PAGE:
MARCMHOWARD.COM

Jose Villalobos is a Hoya Staff Writer.

Last February, government professor Marc M. Howard launched the Prisons and Justice Initiative — a collaborative program of scholars, practitioners and students set to examine the problem of mass incarceration in the United States from multiple academic perspectives, such as social theory and cultural studies — as a starting point for research seeking to influence social reform.

Since its founding, not only has the initiative increased awareness about this issue in the Georgetown community, but it has also continued to push toward prison and criminal justice reforms.

Nearing the two-year anniversary of PJI, Howard released his new book, “Unusually Cruel: Prisons, Punishment, and the Real American Exceptionalism,” in July. Howard’s book delves into the distinctive severity of the American prison system — particularly in comparison to its equivalent judicial structures across Europe.

In an exclusive interview with The Hoya, Howard discussed his newest work exploring the American justice system.  

Howard’s first encounter with the law occurred in 1985, when at age 13 he ended up in a jail cell during a trip to London. This event had a lasting impact on his life, he said, and it eventually prompted him to make some important changes in his lifestyle. In the preface to his new book, he reflects on that episode.

“I have often reflected back to a time when my life trajectory could have gone in a different direction. I got a ‘second chance,’ and I made the most of it. Not everybody is so lucky — especially in the United States,” Howard wrote.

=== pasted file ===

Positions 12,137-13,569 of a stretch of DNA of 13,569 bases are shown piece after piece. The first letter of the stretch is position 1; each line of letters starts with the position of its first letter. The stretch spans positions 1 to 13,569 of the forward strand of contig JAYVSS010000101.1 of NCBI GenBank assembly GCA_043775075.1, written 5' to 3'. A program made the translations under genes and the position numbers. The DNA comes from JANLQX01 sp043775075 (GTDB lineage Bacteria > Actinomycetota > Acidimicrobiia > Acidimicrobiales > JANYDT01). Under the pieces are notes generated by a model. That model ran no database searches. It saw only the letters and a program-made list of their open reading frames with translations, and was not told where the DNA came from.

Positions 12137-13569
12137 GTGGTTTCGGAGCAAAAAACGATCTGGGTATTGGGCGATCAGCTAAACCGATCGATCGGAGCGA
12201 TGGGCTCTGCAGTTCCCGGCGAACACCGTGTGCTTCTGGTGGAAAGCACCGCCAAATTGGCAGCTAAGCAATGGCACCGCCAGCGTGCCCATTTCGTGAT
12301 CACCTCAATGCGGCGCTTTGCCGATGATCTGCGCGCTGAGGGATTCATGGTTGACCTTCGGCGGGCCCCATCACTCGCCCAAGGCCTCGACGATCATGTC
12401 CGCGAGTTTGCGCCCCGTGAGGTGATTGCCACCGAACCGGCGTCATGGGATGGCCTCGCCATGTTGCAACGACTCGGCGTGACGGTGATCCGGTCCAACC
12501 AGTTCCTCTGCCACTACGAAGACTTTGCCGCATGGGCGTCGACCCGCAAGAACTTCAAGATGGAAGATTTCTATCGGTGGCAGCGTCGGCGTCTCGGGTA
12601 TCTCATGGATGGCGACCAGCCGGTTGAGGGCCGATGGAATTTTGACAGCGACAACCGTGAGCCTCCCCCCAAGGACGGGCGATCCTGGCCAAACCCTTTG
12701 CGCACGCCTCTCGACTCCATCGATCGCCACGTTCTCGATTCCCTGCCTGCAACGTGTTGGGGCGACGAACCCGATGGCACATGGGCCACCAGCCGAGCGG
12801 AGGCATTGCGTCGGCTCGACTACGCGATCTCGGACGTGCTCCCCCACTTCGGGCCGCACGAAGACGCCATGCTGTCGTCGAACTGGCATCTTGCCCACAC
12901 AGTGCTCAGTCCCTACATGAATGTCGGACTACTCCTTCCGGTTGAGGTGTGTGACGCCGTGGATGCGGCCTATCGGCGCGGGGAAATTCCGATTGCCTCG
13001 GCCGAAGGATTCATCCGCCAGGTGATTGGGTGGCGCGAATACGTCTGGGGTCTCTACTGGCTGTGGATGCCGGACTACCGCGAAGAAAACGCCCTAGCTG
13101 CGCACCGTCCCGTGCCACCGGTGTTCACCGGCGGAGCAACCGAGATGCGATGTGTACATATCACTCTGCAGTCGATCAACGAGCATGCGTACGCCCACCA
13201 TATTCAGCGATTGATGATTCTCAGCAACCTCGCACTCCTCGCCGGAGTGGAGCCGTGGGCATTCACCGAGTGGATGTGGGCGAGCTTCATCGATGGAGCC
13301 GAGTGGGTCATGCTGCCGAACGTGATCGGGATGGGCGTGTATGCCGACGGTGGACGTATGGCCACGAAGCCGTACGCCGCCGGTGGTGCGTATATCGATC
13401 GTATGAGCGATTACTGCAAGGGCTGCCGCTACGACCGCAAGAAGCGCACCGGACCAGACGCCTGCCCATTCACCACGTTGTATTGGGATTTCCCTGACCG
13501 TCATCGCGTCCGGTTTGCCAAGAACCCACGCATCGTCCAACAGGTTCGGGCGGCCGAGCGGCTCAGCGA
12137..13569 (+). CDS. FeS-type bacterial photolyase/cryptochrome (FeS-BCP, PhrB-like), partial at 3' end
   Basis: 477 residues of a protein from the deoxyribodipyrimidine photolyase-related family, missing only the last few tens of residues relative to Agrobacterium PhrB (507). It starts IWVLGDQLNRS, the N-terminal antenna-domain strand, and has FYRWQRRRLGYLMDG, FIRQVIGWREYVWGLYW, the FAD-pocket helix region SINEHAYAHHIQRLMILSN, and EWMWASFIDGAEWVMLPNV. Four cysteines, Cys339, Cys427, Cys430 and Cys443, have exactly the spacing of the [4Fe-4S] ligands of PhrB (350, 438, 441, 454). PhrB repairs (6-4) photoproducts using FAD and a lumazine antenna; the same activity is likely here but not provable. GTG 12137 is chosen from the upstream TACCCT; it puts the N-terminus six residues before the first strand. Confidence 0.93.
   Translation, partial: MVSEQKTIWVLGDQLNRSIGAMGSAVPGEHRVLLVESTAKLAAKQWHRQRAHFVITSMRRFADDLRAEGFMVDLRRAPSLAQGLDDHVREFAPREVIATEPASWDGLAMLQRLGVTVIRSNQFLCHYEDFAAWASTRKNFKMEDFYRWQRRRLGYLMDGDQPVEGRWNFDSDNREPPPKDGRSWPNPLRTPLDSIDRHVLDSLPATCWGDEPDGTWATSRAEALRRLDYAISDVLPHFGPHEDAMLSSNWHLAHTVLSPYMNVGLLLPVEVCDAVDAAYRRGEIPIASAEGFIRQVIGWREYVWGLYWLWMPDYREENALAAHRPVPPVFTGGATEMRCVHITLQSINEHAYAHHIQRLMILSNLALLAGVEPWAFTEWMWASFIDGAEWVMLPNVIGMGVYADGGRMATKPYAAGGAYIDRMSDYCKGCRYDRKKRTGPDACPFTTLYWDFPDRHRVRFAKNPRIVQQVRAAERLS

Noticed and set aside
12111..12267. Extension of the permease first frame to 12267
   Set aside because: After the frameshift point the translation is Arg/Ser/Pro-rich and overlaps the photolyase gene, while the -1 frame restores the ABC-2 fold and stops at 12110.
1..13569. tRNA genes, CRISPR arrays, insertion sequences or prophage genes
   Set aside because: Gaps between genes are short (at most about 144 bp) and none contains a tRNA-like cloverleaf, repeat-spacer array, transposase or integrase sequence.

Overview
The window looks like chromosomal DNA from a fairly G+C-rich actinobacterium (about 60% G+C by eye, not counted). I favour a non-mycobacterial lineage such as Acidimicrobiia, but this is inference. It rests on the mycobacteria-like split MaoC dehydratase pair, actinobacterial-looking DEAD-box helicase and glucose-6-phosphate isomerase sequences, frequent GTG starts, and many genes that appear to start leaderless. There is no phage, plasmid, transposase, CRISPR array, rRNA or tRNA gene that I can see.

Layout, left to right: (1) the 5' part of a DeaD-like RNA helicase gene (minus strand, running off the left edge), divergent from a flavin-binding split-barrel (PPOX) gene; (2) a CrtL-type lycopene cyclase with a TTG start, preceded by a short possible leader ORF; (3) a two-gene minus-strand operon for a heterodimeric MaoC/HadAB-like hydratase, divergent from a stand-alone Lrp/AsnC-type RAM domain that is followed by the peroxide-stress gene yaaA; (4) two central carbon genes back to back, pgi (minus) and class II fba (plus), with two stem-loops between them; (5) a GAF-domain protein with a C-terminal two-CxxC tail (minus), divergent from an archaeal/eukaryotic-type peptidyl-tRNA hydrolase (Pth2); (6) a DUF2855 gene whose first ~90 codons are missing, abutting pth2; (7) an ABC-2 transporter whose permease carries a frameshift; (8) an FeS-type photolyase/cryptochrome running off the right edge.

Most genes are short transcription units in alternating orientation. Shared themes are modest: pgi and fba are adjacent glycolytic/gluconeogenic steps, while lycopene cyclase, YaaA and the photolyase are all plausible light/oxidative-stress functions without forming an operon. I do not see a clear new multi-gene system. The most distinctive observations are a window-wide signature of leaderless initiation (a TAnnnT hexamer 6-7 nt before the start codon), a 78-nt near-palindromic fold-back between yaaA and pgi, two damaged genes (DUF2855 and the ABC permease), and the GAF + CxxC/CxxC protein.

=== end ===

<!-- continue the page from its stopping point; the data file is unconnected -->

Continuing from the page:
Howard’s experience with the justice system became marred with discontent a few years later, when one of his childhood friends was wrongfully convicted of double murder and spent over 17 years working to prove his innocence, until he was finally acquitted. Howard stood by his side, continually working with his legal team.

He reflects upon the incident in his book. He became dismayed by the “horrible injustice that happened,” not only because of the wrongful conviction, but because he realized that the American justice system was, in fact, “so harsh and inhumane.”

After this personal experience, Howard took it upon himself to learn more about prison systems in the United States and work towards criminal justice reform. He received his Juris Doctor from the Georgetown University Law Center while serving as a full-time professor at the university and began working on his latest book. Howard focused on developing comparative research to show how different the United States is from other countries in its incarceration procedures.  

“Six or seven of the chapters were written as papers for law seminars, all with a unifying theme: the U.S. is cruel with how it treats people, especially those who have committed crimes,” Howard said.

At the time he began writing “Unusually Cruel,” Howard started teaching at Jessup Correctional Institution in Maryland as part of the Prison Scholars Program, which offers college-level courses for inmates in the state.